Thank You 2014!

Happy New Year!

I wanted to write a Thank You to 2014 as I now spend time in Cobb County with friends near Atlanta, Georgia, USA. If you don’t use the practice (often called the gratitude jar) I highly encourage you to. It’s simple and a great way to shift your focus to the positive.

Give yourself the gift of making the most of your happy moments!

-Carry a note pad with tear-away sheets and keep your mind open to noticing things you should be grateful for. (Or keep it at home – somewhere you will notice every day.)
-When you notice something you are grateful for (or should be grateful for – you can practice this even when you’re not feeling it) write it down and fold the sheet to put your note into a jar. (Your gratitude jar. I put it in a gratitude ziplock bag myself because I’m always travelling.)
-At the end of the year, you can look at all the notes you collected, remembering the good and inspiring times you had throughout the year. Focusing on the love you felt, the joy you experienced, and the challenges you rose above will lead to more of the same in the coming year.
Keep your notes of gratitude, compile a list, make a collage, or just file them away with your memorabilia to refer to again. (I have not done mine yet and I don’t have my 2014 gratitude notes with me.)
-The focus of looking for things to be grateful for will help improve your focus to look for the positive and will increase your overall happiness and well-being.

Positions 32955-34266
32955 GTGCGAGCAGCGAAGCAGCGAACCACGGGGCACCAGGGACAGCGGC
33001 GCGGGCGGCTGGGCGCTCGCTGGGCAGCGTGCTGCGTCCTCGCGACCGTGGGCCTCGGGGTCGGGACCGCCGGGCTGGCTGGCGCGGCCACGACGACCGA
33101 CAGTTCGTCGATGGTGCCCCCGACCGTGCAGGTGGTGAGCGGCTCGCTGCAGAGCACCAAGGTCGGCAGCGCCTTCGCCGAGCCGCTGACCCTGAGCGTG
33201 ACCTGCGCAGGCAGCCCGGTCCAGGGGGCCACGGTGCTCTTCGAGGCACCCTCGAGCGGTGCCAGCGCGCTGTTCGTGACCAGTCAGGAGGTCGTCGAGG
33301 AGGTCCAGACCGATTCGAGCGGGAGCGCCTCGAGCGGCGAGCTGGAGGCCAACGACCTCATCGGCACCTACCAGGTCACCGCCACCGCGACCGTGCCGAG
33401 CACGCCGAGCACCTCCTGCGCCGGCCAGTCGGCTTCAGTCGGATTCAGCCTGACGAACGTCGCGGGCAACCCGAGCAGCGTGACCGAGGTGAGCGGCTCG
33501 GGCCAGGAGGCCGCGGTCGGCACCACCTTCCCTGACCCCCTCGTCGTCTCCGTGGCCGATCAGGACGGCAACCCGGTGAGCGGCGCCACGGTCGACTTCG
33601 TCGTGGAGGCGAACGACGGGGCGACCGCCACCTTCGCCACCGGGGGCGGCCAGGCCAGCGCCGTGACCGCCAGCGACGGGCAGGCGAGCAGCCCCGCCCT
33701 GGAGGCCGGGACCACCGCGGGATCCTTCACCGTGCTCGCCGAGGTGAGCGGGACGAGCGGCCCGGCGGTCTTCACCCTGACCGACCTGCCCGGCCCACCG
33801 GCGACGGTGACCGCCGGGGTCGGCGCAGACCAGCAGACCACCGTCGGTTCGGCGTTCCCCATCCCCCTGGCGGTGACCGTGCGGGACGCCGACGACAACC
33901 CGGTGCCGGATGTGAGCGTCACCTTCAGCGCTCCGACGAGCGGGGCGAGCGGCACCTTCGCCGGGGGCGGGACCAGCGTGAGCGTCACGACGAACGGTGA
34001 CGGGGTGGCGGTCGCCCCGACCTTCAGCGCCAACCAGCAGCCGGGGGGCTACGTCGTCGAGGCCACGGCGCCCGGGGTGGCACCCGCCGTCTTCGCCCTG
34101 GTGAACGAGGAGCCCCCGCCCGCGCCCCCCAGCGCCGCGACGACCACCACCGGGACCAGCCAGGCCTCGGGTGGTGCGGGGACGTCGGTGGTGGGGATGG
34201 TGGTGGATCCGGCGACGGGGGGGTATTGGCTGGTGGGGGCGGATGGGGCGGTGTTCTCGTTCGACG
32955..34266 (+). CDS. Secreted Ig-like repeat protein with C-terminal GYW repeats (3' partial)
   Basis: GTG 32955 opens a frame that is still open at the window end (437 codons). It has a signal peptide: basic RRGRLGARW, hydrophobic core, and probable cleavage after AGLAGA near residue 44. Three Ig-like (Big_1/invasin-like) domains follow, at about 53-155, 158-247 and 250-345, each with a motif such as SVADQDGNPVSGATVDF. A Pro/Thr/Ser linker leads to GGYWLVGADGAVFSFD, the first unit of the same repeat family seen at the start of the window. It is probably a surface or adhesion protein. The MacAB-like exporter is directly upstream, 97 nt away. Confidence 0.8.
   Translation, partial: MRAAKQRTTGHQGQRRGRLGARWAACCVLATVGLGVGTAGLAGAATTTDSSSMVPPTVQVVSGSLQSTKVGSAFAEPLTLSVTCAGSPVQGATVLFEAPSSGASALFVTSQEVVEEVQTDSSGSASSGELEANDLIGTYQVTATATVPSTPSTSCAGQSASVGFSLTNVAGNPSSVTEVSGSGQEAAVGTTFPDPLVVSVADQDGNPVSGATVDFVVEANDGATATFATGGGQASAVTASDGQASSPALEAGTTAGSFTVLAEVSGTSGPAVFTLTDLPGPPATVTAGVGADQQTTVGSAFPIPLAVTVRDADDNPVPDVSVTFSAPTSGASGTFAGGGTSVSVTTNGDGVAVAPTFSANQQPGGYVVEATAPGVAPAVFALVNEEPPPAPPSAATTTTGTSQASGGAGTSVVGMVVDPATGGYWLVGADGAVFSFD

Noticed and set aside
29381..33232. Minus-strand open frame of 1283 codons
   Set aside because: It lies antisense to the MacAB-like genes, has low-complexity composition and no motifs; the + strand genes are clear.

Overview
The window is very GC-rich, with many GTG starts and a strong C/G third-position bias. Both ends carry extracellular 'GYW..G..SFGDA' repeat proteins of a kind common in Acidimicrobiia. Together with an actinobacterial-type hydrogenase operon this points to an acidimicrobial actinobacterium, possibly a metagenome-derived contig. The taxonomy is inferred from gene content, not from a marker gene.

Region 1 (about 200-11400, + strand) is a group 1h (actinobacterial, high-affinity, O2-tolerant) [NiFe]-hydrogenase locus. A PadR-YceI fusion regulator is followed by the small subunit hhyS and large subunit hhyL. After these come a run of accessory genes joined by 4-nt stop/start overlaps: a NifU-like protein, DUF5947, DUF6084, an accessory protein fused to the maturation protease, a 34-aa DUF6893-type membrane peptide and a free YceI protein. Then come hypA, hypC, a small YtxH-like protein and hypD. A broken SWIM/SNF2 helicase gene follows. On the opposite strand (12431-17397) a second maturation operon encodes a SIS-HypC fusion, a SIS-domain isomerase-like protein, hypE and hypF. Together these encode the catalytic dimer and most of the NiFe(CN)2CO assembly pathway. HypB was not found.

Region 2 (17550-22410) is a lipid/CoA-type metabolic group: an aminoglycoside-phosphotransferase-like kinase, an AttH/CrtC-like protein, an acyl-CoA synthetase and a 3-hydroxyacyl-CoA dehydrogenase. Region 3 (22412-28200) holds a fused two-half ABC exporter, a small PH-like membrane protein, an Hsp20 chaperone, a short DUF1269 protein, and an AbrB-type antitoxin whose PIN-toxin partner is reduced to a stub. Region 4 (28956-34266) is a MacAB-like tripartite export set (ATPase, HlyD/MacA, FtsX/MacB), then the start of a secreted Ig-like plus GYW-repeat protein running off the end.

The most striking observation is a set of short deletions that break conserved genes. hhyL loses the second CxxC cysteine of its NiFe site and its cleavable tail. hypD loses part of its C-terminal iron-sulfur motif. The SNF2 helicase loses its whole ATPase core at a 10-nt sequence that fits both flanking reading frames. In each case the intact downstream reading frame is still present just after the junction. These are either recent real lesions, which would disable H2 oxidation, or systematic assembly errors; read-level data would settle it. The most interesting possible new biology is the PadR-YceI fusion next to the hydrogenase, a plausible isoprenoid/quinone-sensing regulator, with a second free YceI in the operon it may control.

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A close-up of a painting from my “Dancing with Flowers” collection, from when I was an artist.

What are you thankful for from 2014?

Why not take a few moments to think about that. Jot a few things down.

I am grateful that I was able to have a reunion tour in the winter of 2014. On a road trip down the Eastern seaboard I reconnected with dear friends from my past, many whom I had not seen for a decade or more. I am also learning to reconnect more meaningfully with new people I meet.

I am thankful that I was able to spend time with family.

I am grateful that I was able to devote time to writing.

I am thankful that I was able to join groups that felt purposeful, and met people I felt I was meant to meet. And that one thing led to another, one person led to another. With forward motion came more forward motion.

I am grateful that I had more love in my life by the end of 2014 than I had at the beginning.

I am thankful I met a number of people who have become special to me during 2014. One in particular who will likely be a central figure in my life.

I am grateful for my loving friends and family.

I am thankful to be alive and well.

Stay tuned for my next new year posting – “Why 2015 Is Going To Be Great!”

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My Autumn Journey Part Five : The Conclusion

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Just for colour, I include some more of my paintings, my Autumn journey ending in snow. For a short time I was mostly painting custom home portraits. (I do not paint anymore, not for quite a few years.)

My Autumn Journey Part Five: The Conclusion

I just want to make a quick wrap-up to my Autumn Journey with a conclusion that I couldn’t have made-up.